Originally For LANDSCAPES #1

Miyata Kazuki
Translation by John Storey & Kawaguchi Takao

Let me continue the story of my trip...

It was when I came home from the trip to Darwin that I discovered an unusual landscape in such a usual place like the bathroom. That sparse part of my studio apartment was just the same as before: a tiny tub, a shower head with a hose connected to the tap, bars of soap and shampoo bottles scattered around. Water sprinkled out of the shower head, set as high as the ceiling, and rained over my head and shoulders, trailing loudly down my back and legs to the floor. What puzzled me was how such a cheap but functional space reminded me of my trip to Australia.
The bathroom of the hotel in Sydney. The shower room of the youth hostel in Alice Springs. The bathroom of the college dormitory in Darwin. Positions of the taps I fumbled around for in the shower, the hardness of the water drops falling from the tap, the unpleasant touch of the wet shower curtain... It was strange how the slightly different sensations those details in each bathroom had caused in me were still vivid, almost scary that such lingering sensations from the trip could suddenly emerge and live in me again.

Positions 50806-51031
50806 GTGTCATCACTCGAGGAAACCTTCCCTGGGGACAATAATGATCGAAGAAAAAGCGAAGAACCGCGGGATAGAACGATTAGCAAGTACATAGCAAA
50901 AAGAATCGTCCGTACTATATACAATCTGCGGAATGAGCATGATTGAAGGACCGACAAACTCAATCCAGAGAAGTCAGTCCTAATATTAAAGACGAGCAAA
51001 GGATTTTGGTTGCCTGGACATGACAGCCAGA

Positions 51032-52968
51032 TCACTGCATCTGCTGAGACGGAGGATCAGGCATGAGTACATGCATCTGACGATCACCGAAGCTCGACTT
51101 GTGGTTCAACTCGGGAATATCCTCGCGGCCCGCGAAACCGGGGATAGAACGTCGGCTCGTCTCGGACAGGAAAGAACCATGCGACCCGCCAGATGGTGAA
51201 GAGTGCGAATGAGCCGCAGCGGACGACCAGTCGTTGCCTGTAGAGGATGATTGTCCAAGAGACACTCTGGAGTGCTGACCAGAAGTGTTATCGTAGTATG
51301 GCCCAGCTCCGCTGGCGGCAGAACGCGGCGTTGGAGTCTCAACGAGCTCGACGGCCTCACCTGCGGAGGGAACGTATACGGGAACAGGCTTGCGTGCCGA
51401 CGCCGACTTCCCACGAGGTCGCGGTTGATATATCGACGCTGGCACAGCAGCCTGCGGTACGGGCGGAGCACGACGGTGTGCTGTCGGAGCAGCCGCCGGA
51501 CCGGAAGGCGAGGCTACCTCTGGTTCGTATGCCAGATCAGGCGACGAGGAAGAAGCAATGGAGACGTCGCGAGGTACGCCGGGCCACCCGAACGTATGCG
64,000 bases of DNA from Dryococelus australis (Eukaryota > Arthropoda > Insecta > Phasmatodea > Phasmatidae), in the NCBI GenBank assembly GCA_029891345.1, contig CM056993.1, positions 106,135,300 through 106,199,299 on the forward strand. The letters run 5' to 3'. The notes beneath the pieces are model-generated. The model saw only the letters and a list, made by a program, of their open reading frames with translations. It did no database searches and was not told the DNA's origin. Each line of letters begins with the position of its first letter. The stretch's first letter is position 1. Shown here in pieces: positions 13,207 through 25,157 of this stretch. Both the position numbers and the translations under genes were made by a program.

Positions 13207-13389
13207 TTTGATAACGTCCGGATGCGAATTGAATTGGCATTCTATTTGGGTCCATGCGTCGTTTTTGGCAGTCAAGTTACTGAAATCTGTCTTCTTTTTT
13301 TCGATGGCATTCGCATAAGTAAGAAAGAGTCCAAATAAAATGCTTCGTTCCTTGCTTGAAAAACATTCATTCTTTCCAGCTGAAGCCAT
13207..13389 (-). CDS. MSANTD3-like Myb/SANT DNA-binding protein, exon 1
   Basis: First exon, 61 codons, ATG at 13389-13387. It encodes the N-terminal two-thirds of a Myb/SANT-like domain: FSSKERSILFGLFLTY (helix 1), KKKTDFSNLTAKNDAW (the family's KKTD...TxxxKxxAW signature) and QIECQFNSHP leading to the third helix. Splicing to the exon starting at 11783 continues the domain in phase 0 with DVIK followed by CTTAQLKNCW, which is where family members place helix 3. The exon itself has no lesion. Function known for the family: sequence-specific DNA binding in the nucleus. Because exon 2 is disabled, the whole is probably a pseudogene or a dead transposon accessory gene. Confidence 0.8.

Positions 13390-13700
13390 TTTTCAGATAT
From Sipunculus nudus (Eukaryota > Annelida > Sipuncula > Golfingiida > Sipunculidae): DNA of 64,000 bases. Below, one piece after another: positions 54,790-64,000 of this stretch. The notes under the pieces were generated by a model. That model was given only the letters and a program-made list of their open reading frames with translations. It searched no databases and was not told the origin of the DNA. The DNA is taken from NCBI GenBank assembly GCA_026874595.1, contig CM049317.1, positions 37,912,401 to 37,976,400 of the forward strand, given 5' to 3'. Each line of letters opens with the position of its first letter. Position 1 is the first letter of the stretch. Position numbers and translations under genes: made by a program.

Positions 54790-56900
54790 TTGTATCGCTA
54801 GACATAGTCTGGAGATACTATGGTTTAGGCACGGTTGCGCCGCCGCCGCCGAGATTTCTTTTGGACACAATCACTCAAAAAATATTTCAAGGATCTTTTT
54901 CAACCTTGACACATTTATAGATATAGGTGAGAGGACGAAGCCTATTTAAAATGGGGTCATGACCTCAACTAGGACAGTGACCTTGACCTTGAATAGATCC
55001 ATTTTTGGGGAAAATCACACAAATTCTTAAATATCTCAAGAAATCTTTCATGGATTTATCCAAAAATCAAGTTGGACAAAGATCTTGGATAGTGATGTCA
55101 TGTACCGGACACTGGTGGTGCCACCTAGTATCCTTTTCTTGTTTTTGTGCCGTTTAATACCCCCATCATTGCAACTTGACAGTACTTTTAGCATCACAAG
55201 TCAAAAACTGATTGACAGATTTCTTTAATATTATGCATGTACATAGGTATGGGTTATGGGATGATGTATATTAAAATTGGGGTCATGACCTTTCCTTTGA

Water from the shower escaped down the drain of my apartment bathroom, taking with it those leftover sensations. Or were those feelings and the landscapes from the trip simply returning home to the other side of the equator? My bathroom soon regained its original state-except for the drain, which opened down underground and seemed somewhat unfamiliar.

The train line I ride everyday has a branch that goes underground. At the junction, the subway train runs parallel to mine for a while, and then accelerates off to disappear into the darkness underground. Following it with my eyes from the window of my train, I feel like my consciousness was whisked away with it.
That day, I was on the subway which I usually see off on its trip underground. Maybe I was influenced by the travel essay I had just been reading, but I couldn't help imagining the train taking me deep down through to the other side of the earth to Brazil.